The Sierra Nevada Network parks contain the headwaters of seven major rivers. Most of the parks' land area is mid- to high-elevation, where snow is the major form of precipitation. As the winter snowpack melts, it supplies water to park lands through dry summer and early fall seasons. Sierra Nevada snowmelt water flows down rivers and streams to serve as the primary source of water for domestic, commercial, and agricultural use throughout California.
Climate change will have profound effects on the pattern of streamflow in the Sierra Nevada - the timing of peak runoff and the quantity of water through the dry seasons. Warming temperatures raise the elevation of the rain-snow transition zone. As this moves upward in the mountains, more precipitation falls as rain rather than snow. Changes in precipitation type and timing result in a reduced snowpack, earlier snowmelt runoff, and longer and drier summers with less water available during the months it is most needed.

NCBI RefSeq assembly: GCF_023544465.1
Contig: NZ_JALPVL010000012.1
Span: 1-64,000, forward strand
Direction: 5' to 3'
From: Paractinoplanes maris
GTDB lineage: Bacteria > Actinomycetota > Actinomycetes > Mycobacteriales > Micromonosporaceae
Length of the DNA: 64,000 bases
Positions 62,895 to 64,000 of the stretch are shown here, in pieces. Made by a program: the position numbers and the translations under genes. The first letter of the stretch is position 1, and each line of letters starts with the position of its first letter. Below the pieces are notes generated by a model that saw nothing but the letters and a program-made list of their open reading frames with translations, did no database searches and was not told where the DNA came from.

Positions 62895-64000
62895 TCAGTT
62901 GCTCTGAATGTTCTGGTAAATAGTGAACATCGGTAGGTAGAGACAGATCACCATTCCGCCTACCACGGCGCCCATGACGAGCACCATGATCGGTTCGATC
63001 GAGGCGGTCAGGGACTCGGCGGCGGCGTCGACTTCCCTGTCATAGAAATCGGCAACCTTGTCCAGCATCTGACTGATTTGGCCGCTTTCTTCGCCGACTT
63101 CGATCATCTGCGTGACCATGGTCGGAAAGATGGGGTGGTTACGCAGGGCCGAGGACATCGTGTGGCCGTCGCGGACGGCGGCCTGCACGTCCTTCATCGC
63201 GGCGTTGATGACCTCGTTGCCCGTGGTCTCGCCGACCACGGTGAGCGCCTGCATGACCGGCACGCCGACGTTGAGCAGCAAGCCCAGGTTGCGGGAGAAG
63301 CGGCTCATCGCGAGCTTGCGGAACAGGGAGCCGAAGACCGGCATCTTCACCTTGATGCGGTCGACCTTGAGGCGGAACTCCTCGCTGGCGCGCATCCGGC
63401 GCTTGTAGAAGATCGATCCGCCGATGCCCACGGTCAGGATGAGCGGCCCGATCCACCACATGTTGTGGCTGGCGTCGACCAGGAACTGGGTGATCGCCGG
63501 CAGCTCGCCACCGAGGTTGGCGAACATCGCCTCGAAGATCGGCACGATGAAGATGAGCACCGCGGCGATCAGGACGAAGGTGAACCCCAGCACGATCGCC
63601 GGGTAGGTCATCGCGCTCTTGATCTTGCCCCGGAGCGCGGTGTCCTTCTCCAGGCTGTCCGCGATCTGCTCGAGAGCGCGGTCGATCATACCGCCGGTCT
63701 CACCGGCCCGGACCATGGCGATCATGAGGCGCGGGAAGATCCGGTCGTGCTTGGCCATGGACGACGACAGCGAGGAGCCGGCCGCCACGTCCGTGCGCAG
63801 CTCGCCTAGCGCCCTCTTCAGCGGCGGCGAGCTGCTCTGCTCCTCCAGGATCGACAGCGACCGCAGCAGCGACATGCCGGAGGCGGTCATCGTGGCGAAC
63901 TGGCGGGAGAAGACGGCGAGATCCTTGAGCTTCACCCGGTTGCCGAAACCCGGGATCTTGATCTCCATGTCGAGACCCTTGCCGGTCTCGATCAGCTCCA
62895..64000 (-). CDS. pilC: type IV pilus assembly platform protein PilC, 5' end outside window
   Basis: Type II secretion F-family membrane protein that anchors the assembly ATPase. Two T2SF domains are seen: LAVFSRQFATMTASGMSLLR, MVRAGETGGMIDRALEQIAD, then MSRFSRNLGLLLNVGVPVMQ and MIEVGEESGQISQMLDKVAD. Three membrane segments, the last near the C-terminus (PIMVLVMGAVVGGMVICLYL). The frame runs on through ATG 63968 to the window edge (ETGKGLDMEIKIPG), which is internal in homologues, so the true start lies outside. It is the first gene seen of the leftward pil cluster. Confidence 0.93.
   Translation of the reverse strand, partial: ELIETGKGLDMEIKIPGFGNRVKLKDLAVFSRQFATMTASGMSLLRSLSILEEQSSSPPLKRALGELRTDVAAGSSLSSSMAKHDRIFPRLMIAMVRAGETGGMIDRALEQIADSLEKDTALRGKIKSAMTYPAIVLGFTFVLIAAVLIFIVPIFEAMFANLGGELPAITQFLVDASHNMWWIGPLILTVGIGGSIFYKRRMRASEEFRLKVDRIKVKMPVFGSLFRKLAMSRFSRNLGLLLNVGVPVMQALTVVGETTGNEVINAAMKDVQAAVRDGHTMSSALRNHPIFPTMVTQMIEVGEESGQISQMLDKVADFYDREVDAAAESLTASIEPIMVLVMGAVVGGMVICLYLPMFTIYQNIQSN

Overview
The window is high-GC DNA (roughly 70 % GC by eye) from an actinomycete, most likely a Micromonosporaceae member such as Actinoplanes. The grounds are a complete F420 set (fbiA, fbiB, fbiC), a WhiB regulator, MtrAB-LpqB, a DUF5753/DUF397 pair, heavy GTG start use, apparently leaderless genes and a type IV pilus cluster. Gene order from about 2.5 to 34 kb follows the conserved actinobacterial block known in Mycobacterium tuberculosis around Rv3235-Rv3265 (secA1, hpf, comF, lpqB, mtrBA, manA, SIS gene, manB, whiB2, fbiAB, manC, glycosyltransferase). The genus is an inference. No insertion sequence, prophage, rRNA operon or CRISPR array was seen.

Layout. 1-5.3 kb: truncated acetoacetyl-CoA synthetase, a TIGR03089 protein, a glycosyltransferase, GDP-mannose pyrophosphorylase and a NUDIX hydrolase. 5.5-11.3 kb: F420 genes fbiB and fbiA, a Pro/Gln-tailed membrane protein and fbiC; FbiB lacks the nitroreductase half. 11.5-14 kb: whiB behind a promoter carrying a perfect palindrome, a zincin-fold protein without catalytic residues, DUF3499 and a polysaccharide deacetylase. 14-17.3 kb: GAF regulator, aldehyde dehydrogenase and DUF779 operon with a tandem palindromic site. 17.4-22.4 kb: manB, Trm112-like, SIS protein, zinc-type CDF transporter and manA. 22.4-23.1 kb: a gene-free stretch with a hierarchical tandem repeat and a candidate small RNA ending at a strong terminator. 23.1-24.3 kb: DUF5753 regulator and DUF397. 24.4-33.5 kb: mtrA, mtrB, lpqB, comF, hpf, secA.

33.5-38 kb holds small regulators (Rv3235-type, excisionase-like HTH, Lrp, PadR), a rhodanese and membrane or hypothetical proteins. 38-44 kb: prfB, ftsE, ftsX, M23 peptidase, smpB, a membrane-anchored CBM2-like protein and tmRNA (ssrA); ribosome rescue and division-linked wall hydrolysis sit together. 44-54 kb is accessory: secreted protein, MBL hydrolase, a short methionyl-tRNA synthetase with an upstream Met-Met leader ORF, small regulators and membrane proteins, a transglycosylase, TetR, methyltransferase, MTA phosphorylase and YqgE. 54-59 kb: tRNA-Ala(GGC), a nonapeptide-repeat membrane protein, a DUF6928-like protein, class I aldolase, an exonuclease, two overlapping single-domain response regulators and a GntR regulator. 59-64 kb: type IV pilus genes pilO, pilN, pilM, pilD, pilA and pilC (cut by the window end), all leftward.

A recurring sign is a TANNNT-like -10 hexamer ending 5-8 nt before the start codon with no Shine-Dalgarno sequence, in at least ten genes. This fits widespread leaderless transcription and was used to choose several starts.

In this project, we monitor hydrology, or the distribution and movement of water and its interactions with the surrounding environment. This monitoring will improve our understanding of the effects of climate change on Sierra river hydrology, contribute to the understanding of relationships between fire and hydrology and guide fire management decisions, and inform managers so they may plan for short-and long-term changes in surface water availability and the effects that may have on wetlands, forests, wildlife, and other park resources.